Actually, this cloud project (coming someday) is the first of a 3-part series I have planned. The first video that will come out will be called "Nimbus", then "Wanderer", then finally I'll release "Majestic". They all gradually increase in complexity, so I've ordered them accordingly. This means I will need to learn how to create clouds and have lots of control over them; that part is done! Then, I need to learn how to efficiently render them... That's a work in progress right now. I only have 1 computer, so it's been slow. Next, I need to learn how to generate fantasy landscapes and how to do character rigging in Houdini. I already know how to do these in Maya but I also want to learn this in Houdini.

For the final project, Majestic, I will need to combine what I've learned in the first 2 videos in order to complete it. Like I said, I'm patient and I have ambitious goals!


I stare at the Minnesota sky anytime I am outside or riding in the car. I constantly bother my wife by saying, "Oooh, look at those clouds!" I take lots of photos and I save any beautiful image I come across online and I take MANY, MANY, notes. I will save a note with a reference image and describe which shot will be driven by its look/feel. I describe the action that will take place and I will place it in sequence. I have the whole project storyboarded this way in great detail already. I just need to do the work.

Now that KarmaXPU clouds were so successful and Renderman 25 just came out with huge increases in speed, and Redshift's volumes now have the multi-scattering capability, I am on really good footing to proceed.  I plan on using some combination of all 3 renderers to make "Nimbus" an eventual reality. I also took a lot of inspiration from this very stylized image on Instagram.


I used SideFX Houdini, Karma XPU (renderer), Topaz Video, Adobe After Effects, and Adobe Media Encoder for this project.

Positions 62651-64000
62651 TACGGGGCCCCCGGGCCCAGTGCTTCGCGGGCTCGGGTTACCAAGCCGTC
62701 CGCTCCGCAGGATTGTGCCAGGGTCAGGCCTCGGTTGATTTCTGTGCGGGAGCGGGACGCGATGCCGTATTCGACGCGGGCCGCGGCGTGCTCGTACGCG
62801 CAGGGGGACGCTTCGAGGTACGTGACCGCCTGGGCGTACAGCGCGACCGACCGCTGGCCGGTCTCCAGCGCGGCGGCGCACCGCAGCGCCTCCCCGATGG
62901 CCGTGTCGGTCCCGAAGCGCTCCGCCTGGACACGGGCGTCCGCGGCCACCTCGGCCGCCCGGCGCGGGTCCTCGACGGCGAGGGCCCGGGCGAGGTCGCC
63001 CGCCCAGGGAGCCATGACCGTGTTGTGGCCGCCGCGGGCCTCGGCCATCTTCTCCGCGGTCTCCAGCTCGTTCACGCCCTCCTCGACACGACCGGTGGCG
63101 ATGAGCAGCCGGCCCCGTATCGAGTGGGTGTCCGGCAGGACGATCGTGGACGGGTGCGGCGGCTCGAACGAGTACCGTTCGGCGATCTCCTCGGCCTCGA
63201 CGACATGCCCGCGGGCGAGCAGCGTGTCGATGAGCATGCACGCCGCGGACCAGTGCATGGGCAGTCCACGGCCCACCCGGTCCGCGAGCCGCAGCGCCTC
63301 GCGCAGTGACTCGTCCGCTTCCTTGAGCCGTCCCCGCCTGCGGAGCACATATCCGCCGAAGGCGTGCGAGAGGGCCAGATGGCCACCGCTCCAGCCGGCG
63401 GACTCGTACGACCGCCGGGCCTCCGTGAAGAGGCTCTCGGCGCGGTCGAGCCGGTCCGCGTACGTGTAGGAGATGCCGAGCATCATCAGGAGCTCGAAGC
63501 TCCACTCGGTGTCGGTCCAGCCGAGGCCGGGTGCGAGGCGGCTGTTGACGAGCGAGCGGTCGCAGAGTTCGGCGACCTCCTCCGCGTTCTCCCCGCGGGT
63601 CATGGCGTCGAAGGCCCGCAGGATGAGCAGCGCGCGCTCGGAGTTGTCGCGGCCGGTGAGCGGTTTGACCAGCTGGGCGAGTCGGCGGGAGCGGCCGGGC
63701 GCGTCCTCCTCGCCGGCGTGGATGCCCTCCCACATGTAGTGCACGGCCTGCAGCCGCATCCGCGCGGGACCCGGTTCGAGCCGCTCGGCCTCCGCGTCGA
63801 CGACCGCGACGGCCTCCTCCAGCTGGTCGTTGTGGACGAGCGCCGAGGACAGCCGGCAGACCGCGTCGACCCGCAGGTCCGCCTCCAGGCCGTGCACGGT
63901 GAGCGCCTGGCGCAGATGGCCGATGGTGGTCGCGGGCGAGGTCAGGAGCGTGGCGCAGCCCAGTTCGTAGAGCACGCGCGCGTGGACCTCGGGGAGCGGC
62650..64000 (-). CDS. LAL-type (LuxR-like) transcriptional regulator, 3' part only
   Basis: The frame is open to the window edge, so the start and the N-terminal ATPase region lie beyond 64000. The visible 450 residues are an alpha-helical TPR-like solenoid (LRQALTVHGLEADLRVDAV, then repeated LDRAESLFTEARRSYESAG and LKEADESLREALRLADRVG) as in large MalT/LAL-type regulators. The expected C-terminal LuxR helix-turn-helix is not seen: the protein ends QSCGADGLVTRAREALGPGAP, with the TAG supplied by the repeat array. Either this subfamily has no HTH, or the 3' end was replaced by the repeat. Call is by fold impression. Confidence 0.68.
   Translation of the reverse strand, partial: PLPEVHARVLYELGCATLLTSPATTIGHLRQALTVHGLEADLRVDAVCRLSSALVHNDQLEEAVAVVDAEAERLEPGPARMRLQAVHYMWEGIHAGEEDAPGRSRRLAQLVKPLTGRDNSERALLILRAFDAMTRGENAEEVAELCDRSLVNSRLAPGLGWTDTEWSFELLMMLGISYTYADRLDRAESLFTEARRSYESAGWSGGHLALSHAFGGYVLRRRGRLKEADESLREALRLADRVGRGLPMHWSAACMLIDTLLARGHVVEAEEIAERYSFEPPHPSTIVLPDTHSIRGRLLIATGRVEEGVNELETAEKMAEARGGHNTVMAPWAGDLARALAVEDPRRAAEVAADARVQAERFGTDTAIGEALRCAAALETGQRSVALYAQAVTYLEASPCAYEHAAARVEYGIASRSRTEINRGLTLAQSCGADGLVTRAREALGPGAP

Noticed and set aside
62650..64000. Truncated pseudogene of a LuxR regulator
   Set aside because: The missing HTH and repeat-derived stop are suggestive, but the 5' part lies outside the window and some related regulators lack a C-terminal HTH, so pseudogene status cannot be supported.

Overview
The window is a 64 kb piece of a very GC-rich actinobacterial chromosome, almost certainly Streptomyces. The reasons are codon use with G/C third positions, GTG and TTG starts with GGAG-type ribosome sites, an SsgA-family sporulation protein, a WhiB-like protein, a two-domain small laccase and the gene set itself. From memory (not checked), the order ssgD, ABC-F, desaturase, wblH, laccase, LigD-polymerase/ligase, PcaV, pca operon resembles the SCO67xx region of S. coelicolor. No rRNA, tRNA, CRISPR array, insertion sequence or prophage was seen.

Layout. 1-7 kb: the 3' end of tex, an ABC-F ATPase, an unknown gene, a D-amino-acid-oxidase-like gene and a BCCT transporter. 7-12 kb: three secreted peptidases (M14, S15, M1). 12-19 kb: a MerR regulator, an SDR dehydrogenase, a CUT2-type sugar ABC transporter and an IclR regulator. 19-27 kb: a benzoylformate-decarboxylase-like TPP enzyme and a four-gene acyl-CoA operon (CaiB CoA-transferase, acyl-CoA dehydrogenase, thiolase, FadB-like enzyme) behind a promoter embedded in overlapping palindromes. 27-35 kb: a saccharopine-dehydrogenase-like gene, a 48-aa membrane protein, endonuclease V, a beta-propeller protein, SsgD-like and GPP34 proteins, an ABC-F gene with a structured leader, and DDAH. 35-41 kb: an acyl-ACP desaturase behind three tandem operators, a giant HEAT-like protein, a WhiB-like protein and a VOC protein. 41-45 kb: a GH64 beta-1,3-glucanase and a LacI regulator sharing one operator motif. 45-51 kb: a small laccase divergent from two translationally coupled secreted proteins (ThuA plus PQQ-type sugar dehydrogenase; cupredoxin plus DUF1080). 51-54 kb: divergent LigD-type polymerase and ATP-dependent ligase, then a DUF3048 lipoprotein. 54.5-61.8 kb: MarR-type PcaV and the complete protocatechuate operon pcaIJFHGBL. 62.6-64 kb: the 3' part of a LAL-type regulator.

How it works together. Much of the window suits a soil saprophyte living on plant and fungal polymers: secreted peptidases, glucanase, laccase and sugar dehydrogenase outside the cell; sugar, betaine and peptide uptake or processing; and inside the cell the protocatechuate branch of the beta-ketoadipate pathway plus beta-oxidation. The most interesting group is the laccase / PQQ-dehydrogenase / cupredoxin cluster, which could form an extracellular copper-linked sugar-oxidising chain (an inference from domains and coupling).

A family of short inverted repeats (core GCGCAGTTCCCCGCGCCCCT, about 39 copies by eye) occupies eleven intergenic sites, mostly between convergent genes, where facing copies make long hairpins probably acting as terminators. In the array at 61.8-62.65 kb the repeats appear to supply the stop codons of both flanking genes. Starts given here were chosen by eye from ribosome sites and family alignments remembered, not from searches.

I had the idea of using a photo-stacking effect to composite together lots of light angles to create the final look/feel. This turned out to result in animated light. So, I also made a short video. I used Topaz Labs to interpolate the frames to make the video play slower/longer. I also used it to upres it a tiny bit. I didn't plan on making a video of Dancing Moonlight... it just worked out that way!  

Houdini's Pyro

I wrote a Python script that creates a base cloud setup. It creates the whole suite of nodes needed to go from simulation to cached output VDB sequence. I created 10 different simulation sequences. For each iteration, I tweaked different settings to make versions with less wind, less density, and more buoyancy to push the clouds to be taller, adding more detail to get the "cauliflower" look, etc.

My process, at its most basic, is: watch tutorials, iterate, and iterate some more, get to a point where you're happy and hit render. This is my process because I don't work on Houdini effects with a team of people and I can't ask anyone around me important questions. There is a lot of trial and error. There is a lot of note-taking so I don't have to learn the same concepts over and over again. Inside Houdini, the basic workflow is to simulate your pyro cloud, bake it to cache sequence, bring that sequence into a separate render file, assign shaders/lighting, and render out .exr image sequences. I also followed a lot of the advice on Sergen Eren's page.